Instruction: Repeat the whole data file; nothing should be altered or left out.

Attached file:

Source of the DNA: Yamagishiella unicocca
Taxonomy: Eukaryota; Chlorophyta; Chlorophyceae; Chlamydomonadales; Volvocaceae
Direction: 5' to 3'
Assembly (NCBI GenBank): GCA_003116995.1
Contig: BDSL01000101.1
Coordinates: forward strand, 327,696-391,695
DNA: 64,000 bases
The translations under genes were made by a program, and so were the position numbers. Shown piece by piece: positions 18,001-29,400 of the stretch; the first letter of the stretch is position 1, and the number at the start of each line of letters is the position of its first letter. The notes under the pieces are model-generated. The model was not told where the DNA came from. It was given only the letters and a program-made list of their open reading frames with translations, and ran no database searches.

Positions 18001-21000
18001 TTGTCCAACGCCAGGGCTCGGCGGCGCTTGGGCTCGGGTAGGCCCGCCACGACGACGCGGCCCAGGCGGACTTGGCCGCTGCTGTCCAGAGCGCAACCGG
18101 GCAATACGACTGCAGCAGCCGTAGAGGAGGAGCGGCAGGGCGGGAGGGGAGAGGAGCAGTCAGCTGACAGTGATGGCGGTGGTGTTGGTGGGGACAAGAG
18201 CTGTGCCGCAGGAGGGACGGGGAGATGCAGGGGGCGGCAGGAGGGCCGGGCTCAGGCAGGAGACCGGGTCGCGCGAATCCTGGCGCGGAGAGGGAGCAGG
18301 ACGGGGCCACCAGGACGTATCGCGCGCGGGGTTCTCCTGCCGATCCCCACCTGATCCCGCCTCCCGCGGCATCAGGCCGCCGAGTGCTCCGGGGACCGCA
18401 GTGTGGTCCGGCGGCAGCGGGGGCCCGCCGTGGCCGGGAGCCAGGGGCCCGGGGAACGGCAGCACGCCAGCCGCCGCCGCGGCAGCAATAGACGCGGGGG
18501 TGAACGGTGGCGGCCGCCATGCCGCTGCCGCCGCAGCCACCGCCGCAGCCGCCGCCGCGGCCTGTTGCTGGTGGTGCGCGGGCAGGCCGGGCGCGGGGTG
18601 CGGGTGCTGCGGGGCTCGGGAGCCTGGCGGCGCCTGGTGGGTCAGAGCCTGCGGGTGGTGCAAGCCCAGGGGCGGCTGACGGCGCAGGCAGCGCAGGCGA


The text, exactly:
Source of the DNA: Yamagishiella unicocca
Taxonomy: Eukaryota; Chlorophyta; Chlorophyceae; Chlamydomonadales; Volvocaceae
Direction: 5' to 3'
Assembly (NCBI GenBank): GCA_003116995.1
Contig: BDSL01000101.1
Coordinates: forward strand, 327,696-391,695
DNA: 64,000 bases
The translations under genes were made by a program, and so were the position numbers. Shown piece by piece: positions 18,001-29,400 of the stretch; the first letter of the stretch is position 1, and the number at the start of each line of letters is the position of its first letter. The notes under the pieces are model-generated. The model was not told where the DNA came from. It was given only the letters and a program-made list of their open reading frames with translations, and ran no database searches.

Positions 18001-21000
18001 TTGTCCAACGCCAGGGCTCGGCGGCGCTTGGGCTCGGGTAGGCCCGCCACGACGACGCGGCCCAGGCGGACTTGGCCGCTGCTGTCCAGAGCGCAACCGG
18101 GCAATACGACTGCAGCAGCCGTAGAGGAGGAGCGGCAGGGCGGGAGGGGAGAGGAGCAGTCAGCTGACAGTGATGGCGGTGGTGTTGGTGGGGACAAGAG
18201 CTGTGCCGCAGGAGGGACGGGGAGATGCAGGGGGCGGCAGGAGGGCCGGGCTCAGGCAGGAGACCGGGTCGCGCGAATCCTGGCGCGGAGAGGGAGCAGG
18301 ACGGGGCCACCAGGACGTATCGCGCGCGGGGTTCTCCTGCCGATCCCCACCTGATCCCGCCTCCCGCGGCATCAGGCCGCCGAGTGCTCCGGGGACCGCA
18401 GTGTGGTCCGGCGGCAGCGGGGGCCCGCCGTGGCCGGGAGCCAGGGGCCCGGGGAACGGCAGCACGCCAGCCGCCGCCGCGGCAGCAATAGACGCGGGGG
18501 TGAACGGTGGCGGCCGCCATGCCGCTGCCGCCGCAGCCACCGCCGCAGCCGCCGCCGCGGCCTGTTGCTGGTGGTGCGCGGGCAGGCCGGGCGCGGGGTG
18601 CGGGTGCTGCGGGGCTCGGGAGCCTGGCGGCGCCTGGTGGGTCAGAGCCTGCGGGTGGTGCAAGCCCAGGGGCGGCTGACGGCGCAGGCAGCGCAGGCGA